CJEM Articles: ectopic pregnancy
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Diagnostic accuracy and clinical utility of emergency department targeted ultrasonography in the evaluation of first-trimester pelvic pain and bleeding: a systematic reviewJuly 2009 11 4Andrew McRae, Heather Murray, Marcia Edmonds
Objective: Emergency department targeted ultrasonography (EDTU) offers the possibility of rapid exclusion of ectopic pregnancy in patients with first-trimester pelvic pain or bleeding. We sought to systematically review the evidence describing the diagnostic accuracy and clinical utility of EDTU in the first trimester of pregnancy, and to generate a pooled estimate of the sensitivity and specificity of EDTU for the detection of intrauterine pregnancy (IUP).
Methods: The literature search, abstract review and study selection were performed using predefined criteria. We abstracted the sensitivity and specificity of EDTU for IUP from included studies, and evaluated and summarized the evidence assessing the effect of EDTU use on time to diagnosis, time to treatment of ectopic pregnancy, emergency department (ED) length of stay and health care costs.
Results: The specificity of EDTU for IUP in most studies exceeds 98%. The sensitivity in most studies exceeds 90%. Pooled estimates were not calculated because of statistical heterogeneity between studies. Published evidence indicates that EDTU use reduces the frequency of missed ectopic pregnancies, decreases time to surgery for ectopic pregnancy, shortens the length of stay for patients with normal pregnancies and may be more cost-effective than diagnostic strategies requiring formal ultrasonography.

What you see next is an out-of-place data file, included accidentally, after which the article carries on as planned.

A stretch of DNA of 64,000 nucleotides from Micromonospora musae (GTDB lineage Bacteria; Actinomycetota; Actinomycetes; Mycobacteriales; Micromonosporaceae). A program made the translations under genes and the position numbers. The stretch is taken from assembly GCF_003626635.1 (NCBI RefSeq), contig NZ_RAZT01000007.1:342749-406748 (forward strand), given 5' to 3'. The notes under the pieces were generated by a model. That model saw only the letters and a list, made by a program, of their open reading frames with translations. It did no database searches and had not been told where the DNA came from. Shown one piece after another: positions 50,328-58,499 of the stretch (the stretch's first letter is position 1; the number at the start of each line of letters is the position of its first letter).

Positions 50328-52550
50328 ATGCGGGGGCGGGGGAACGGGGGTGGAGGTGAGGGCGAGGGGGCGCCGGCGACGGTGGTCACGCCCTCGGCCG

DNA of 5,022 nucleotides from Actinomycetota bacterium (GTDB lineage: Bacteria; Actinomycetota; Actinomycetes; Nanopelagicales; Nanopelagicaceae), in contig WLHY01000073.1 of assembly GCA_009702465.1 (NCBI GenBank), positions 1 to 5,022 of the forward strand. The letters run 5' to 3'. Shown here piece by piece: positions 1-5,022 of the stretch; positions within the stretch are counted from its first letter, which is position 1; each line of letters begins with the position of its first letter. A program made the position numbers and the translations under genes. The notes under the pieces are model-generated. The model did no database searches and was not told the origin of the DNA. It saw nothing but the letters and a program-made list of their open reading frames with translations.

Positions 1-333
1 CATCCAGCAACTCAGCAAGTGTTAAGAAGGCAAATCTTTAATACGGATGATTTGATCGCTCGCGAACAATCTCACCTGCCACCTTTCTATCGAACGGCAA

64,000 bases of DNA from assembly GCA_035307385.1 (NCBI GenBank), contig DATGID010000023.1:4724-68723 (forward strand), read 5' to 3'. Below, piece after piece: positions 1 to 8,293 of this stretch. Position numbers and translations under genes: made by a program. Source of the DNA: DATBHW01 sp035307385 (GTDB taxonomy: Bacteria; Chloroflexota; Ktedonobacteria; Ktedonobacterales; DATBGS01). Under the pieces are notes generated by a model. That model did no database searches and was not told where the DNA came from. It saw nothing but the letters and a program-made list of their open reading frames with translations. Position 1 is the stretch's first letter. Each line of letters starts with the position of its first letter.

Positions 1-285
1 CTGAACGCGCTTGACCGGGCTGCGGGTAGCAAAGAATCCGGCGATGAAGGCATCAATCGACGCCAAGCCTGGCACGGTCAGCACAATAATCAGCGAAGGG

Conclusion: EDTU is highly specific for the identification of IUP. Patients who have an IUP identified with EDTU may be safely discharged from the ED with outpatient follow-up. The specificity of EDTU for IUP, along with the potential improvements in patient care that EDTU affords, justifies its adoption as routine ED care in evaluating first-trimester pain or bleeding.
Ultrasonography is a useful tool for the immediate evaluation of patients with suspected ruptured ectopic pregnancy, abdominal aortic aneurysm, traumatic intra-abdominal hemorrhage or cardiac tamponade. The 1999 Canadian Association of Emergency Physicians position statement states that bedside emergency department ultrasonography should be available 24 hours per day. This case study illustrates how emergency physicians properly trained in emergency bedside ultrasonography can use this tool effectively to dramatically impact patient care.